Div acl Placeholder for result from rest service under pathinfo

XPage logic explained

On document ready:

  1. When the document is ready an AJAX call is made to the rest service under pathinfo data. This initiates Java class net.notesx.domex.rest.AllDatabasesService.
  2. The class gets the Graph data model and collects all objects/vertexes of the type specified in the DXDatabase class.
  3. For each vertex a JsonJavaObject is created which is being filled by properties from the vertex.
  4. Each JSON object is a JSONJavaArray.
  5. The array returned to the rest service which returns it to the AJAX call.
  6. When the data is returned the HTML table is updated. Note that the table is of type datatable. This is a Bootstrap plugin. When the data is returned to the datatable object it knows how to update the content (rows and columns) of the table.

Below you find the process visualize:

Screen Shot 2016-05-16 at 11.09.02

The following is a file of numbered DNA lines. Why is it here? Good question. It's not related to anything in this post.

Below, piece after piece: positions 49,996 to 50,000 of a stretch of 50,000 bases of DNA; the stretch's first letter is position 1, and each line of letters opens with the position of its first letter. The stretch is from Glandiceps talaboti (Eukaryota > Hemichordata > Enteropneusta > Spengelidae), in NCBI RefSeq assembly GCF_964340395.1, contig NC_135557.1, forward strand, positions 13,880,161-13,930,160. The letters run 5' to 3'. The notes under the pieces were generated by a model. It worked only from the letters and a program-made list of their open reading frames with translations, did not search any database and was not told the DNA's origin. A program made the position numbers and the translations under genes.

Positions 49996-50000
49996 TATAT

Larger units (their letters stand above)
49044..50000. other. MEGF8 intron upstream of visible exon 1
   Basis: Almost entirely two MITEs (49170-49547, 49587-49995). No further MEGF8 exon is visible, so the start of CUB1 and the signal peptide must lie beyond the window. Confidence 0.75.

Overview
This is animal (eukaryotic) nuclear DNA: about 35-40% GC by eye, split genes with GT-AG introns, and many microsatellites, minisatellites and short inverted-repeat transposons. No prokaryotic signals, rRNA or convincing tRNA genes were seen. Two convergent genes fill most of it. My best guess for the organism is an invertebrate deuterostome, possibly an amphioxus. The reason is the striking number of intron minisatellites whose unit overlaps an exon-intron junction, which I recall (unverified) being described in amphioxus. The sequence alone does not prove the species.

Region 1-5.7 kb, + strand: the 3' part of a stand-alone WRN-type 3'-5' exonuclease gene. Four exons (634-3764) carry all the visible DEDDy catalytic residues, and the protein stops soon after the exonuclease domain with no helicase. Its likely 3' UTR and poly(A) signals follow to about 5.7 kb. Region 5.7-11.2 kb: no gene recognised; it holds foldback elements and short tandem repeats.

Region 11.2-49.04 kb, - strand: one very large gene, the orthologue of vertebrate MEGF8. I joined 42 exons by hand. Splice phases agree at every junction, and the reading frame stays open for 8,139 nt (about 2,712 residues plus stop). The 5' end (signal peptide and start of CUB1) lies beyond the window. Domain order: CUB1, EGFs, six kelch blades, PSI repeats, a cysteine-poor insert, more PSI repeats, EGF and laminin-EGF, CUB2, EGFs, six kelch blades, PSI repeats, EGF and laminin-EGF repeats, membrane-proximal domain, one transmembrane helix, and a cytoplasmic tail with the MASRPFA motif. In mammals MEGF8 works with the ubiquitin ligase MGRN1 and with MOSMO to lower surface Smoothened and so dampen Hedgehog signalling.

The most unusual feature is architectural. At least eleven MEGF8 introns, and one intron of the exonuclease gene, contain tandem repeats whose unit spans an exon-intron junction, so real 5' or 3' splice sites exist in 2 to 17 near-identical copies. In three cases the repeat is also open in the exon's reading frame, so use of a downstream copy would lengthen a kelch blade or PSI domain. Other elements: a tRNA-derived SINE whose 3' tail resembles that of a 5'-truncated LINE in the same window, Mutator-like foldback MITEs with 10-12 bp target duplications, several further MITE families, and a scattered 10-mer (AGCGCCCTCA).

When clicking a row:

  1. When the document is ready a listener is registered for each time a table row (TR) element is clicked.
  2. When such a TR is clicked an AJAX call is made to the rest service available under pathinfo acl. As data the replicaid value is send with the call. This value is stored in the data-set for each row.
  3. The AJAX call initiates class net.notesx.domex.rest.AclService. Here with the value of the given request parameter replicaid once again the Graph datamodel is opened and searched for the DXDatabase vertex that has a matching replicaid property.
  4. The returned vertex is bound to the DXDatabase class (name = db).
  5. If the DXDatabase is not null a collection is setup of type Iterable and filled with objects of type DXACLEntry for each item from the method db.getACLEntries.